An Interview with This Sunday's Speaker, Albert Flynn DeSilver, on Writing as a Path to Awakening
This Sunday, Jan. 20th, Albert Flynn DeSilver will show us how to take our writing to that next mysterious level. What happens when life gets in the way? How does our writing practice open us up emotionally, psychologically, and even spiritually? DeSilver will teach us the steps we can take to stay focused, to stave off fear, doubt, and procrastination. He’ll also tackle issues with editing, completion, agents, and publication.
But first get to know poet, memoirist, and novelist, Albert Flynn DeSilver in this conversation he had with our speaker chair, Cristina Deptula.
What are some ways that writers and creators can heal from addictions and other struggles? Can writing be a tool in personal recovery?
Writing is the ultimate tool, for becoming more conscious, more compassionate—first with our selves and then with the world at large. But it’s not just writing. In order to get conscious we have to slow way down, be still, sit in silence, or stretch, move, walk in silence. Let nature be our sounding board and mirror. Regular mindfulness meditation practice is an excellent gateway to awareness and therefore healing. How do we know what we think and feel until we write it down, or speak it aloud? We want to become more open to the totality of ourselves. That includes shining light on the dark parts, coming to understanding and then self compassion. A great therapist, support groups, a healthy diet and exercise are also essential. It’s never just one thing that heals us but many voices.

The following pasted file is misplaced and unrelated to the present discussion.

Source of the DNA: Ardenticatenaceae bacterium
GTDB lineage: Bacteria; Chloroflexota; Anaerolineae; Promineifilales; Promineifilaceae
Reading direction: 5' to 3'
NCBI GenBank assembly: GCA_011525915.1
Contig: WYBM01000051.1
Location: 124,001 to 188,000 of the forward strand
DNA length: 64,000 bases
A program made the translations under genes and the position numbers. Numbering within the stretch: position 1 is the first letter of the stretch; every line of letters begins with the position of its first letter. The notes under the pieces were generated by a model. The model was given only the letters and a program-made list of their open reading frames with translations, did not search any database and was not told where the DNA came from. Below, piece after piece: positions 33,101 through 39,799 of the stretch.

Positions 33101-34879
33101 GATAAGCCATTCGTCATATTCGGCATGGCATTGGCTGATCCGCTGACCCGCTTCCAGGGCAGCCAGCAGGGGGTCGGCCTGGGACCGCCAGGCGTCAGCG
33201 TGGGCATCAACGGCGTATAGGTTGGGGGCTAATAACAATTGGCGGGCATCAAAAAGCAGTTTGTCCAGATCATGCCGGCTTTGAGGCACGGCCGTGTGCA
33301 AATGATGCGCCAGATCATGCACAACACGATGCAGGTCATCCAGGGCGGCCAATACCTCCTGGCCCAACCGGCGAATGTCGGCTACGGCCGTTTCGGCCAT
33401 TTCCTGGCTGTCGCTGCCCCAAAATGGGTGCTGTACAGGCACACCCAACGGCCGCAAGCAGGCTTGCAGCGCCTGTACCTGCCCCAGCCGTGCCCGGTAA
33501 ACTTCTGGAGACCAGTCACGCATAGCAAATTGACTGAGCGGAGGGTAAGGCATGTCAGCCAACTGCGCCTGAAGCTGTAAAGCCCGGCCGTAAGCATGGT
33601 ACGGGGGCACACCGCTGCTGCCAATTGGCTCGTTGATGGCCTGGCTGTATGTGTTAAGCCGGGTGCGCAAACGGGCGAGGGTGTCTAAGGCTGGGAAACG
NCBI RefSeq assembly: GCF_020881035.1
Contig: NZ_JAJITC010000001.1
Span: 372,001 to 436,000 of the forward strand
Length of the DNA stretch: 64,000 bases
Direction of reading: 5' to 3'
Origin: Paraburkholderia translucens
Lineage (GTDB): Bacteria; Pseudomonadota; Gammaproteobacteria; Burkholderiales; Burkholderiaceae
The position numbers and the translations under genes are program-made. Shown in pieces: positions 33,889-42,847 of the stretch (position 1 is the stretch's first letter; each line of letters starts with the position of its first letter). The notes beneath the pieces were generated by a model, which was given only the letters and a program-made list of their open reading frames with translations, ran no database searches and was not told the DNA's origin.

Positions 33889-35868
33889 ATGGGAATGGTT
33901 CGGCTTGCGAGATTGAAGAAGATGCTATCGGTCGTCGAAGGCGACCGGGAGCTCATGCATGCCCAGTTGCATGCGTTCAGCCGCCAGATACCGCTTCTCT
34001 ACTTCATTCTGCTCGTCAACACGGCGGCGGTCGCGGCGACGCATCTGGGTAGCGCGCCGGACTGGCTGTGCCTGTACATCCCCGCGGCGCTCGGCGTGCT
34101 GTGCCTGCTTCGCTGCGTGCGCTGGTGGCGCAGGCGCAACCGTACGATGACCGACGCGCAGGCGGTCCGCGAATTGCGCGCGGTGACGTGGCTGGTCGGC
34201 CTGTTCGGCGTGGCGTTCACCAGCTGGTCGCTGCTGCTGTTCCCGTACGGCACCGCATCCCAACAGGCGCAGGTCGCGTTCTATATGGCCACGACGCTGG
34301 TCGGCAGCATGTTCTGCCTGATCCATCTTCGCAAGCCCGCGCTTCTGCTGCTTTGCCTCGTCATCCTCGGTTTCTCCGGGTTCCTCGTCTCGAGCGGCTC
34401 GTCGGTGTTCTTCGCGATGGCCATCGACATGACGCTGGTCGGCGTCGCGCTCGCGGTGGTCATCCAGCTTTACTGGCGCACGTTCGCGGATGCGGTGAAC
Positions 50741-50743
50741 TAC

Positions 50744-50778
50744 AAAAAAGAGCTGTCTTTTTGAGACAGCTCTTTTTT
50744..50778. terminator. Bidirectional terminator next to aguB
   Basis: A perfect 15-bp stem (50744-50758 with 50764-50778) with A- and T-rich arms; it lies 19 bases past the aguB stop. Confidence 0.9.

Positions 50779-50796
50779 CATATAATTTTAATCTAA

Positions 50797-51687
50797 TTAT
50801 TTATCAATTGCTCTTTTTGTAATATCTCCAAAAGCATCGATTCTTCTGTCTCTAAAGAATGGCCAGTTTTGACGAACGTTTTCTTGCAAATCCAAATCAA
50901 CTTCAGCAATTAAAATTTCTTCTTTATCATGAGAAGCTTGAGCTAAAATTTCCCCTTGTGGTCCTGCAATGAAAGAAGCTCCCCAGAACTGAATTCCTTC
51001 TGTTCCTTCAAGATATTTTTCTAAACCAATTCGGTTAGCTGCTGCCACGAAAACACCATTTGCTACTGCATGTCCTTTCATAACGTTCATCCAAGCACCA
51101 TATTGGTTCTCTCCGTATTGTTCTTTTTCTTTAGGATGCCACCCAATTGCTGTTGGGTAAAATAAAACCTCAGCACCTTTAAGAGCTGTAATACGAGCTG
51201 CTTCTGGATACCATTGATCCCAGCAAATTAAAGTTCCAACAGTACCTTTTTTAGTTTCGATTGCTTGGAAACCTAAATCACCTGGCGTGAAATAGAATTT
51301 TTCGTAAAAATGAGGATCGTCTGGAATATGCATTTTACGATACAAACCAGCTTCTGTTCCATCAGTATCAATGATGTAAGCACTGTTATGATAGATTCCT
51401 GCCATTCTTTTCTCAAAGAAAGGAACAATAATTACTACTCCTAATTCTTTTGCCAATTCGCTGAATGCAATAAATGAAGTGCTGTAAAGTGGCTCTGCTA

Do you think that writerly types are especially prone to certain struggles? There are all those tragic artist stereotypes—is there truth to that? Are there certain ways we can organize our lives as writers to stay both creative and healthy?
To a certain extent, yes. I mean writers, musicians, artists of all kinds tend to open themselves to the rawness and immediacy of experience, they don’t look away, when others do. They tend to move toward the visceral and emotional elements with a certain willingness to investigate awareness, clarity, complexity—to be sensitive observers of the human condition. This is not without its dangers. As we expose ourselves to the great mysteries of human consciousness and experience, shunning little, opening much, we enter the unknown, the unpredictable, the risky. But of course that’s where the magic and juice of life lies (not to mention, the great stories).
As to organizing our lives, yes, we can remember this very fact of our vulnerabilities and sensitivities—if that’s true for us and take care of the wild body and roving emotions. This is why I wrote Writing as a Path to Awakening, to remind us to take care, to get quiet, be still, eat well, hydrate, move your body, be generous and kind. The world needs conscious kindness more than anything right now.
Do you need to go to retreats or travel in order to enhance and awaken your creativity and awareness or can you do something in your own daily life and practice?